Alaska Native Languages & Studies
The UAS Alaska Native Languages program examines three primary components of modern and historical Alaska Native life: language, art, and society. The work in Alaska Native languages focuses on language revitalization through learning, documentation, and community activities. The focus in art is Northwest Coast formline design, carving, weaving, textiles, and modern applications of these and other concepts. Society looks at all the things that make up Alaska Native cultures and organizations, from historical migration patterns to contact with other cultures, and from land claim agreements to modern day tribes, ANCSA corporations, consortia, and civil rights organizations. Our program seeks to examine a wide variety of modern and historical material from diverse perspectives, and to give everyone a better understanding of what it means to live in Alaska today with a greater consciousness of history, current events, and diverse ideologies. For students of Alaska Native ancestry, this is a way to connect with the heritage language of their ancestors. For the non-Native learner, it is a way to connect to the land and people of Southeast Alaska.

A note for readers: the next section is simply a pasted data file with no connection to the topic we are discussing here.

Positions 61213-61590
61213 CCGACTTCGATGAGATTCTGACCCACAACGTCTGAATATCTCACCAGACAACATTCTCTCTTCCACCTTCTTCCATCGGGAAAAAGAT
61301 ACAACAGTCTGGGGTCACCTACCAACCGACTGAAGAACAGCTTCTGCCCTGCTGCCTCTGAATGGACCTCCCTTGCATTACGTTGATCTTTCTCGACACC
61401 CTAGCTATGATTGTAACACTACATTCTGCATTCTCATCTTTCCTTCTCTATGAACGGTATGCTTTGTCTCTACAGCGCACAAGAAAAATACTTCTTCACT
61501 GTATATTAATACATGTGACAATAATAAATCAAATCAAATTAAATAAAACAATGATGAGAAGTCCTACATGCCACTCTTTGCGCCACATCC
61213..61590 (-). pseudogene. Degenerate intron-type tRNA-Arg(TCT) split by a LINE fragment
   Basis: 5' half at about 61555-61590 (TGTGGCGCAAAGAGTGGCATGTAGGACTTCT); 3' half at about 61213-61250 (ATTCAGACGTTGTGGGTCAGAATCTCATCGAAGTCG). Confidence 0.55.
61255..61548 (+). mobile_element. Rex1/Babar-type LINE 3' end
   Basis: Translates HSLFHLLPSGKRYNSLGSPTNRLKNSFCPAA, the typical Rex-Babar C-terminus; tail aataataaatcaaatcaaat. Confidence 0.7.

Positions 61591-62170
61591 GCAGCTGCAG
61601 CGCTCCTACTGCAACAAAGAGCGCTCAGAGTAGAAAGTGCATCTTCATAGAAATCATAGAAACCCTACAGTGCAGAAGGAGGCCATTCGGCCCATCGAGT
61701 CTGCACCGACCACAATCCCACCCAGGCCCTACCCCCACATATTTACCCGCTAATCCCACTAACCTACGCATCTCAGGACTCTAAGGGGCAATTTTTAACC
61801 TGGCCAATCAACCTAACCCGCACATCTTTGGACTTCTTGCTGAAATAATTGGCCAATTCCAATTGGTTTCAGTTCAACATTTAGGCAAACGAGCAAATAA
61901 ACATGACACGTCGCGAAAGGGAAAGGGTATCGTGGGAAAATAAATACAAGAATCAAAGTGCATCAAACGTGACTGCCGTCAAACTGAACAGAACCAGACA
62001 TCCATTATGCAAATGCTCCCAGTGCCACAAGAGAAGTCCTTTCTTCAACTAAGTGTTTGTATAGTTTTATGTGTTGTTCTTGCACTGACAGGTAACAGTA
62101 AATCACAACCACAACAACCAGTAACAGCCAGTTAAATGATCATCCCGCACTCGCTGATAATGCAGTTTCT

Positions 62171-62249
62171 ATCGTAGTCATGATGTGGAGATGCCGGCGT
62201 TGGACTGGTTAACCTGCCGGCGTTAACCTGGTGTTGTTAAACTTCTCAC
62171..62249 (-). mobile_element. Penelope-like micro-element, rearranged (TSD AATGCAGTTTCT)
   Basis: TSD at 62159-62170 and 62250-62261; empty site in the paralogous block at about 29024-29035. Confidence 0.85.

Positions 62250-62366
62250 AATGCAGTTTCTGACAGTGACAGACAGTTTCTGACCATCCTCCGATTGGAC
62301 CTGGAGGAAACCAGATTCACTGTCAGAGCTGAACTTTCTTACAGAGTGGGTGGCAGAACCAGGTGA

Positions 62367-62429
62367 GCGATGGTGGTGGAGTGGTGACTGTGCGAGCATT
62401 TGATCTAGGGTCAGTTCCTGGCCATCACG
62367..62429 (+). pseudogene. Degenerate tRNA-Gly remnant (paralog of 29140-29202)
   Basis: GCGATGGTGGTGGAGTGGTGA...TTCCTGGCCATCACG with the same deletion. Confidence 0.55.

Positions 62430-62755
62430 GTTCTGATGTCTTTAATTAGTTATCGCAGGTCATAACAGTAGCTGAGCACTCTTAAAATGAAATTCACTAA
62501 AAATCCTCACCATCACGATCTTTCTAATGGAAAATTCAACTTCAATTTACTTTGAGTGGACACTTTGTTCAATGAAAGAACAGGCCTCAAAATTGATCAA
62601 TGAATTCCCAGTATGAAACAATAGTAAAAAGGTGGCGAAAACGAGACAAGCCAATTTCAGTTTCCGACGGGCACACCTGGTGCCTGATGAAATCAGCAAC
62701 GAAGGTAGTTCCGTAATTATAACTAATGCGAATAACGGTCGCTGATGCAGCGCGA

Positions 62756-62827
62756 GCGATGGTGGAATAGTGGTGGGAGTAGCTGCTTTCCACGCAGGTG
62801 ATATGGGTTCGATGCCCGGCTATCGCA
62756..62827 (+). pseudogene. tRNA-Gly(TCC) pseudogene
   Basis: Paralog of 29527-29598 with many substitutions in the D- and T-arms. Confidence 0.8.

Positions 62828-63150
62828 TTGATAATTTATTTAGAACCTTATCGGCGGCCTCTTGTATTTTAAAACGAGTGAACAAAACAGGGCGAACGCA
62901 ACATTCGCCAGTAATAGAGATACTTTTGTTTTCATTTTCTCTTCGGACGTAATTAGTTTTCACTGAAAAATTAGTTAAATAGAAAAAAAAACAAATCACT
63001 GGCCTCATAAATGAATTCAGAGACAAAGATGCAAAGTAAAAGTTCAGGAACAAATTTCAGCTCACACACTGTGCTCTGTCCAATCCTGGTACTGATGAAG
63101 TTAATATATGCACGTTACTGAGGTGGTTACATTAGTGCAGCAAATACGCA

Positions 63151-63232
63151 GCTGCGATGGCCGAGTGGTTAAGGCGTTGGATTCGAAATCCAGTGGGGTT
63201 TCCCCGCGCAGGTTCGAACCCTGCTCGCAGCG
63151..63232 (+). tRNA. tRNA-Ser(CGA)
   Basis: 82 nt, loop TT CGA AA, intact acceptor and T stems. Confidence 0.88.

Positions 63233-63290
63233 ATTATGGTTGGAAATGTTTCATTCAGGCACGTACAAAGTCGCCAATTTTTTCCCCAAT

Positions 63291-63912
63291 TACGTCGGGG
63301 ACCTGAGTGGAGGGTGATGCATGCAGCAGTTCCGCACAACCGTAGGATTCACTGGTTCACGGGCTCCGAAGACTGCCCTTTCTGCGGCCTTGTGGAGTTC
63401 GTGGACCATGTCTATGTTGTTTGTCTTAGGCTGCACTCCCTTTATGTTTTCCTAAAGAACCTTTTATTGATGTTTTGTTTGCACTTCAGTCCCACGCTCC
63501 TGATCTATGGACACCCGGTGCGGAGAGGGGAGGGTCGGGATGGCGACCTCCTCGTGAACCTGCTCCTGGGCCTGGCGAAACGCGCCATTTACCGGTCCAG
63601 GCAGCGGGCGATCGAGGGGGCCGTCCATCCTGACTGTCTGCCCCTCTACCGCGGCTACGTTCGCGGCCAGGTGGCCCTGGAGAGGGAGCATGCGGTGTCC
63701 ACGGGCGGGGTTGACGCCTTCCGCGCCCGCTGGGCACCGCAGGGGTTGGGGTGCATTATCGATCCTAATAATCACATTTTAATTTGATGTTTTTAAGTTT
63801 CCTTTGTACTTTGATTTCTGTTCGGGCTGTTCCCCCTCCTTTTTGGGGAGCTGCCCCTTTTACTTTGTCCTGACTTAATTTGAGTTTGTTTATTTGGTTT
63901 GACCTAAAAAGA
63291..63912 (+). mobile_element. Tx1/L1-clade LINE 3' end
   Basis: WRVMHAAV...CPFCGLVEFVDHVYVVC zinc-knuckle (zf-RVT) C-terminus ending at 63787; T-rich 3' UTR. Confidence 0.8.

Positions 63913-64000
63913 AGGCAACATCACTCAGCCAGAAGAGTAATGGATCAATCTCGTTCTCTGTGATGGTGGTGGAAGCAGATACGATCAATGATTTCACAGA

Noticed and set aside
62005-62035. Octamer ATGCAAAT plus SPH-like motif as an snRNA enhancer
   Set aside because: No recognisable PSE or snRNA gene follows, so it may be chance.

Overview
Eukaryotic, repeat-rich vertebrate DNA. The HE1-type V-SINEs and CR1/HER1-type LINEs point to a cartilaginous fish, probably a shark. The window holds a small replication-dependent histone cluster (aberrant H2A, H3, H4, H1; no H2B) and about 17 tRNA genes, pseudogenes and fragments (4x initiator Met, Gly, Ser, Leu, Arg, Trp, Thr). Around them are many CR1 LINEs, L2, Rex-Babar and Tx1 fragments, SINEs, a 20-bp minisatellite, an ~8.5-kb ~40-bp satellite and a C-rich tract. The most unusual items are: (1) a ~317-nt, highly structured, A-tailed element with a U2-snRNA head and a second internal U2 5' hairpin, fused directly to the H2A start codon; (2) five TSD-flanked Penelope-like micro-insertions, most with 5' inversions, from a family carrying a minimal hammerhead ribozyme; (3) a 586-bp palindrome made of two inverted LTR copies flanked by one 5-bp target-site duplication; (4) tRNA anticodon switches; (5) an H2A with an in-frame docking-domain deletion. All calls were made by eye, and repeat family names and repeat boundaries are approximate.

The student of Alaska Native Languages & Studies has a wide variety of post-degree options, including graduate work in indigenous studies and the research and teaching opportunities that follow. Otherwise, the student is better prepared to work with and for Alaska Native communities and organizations, which are a substantial part of our state economy, government, and landscape.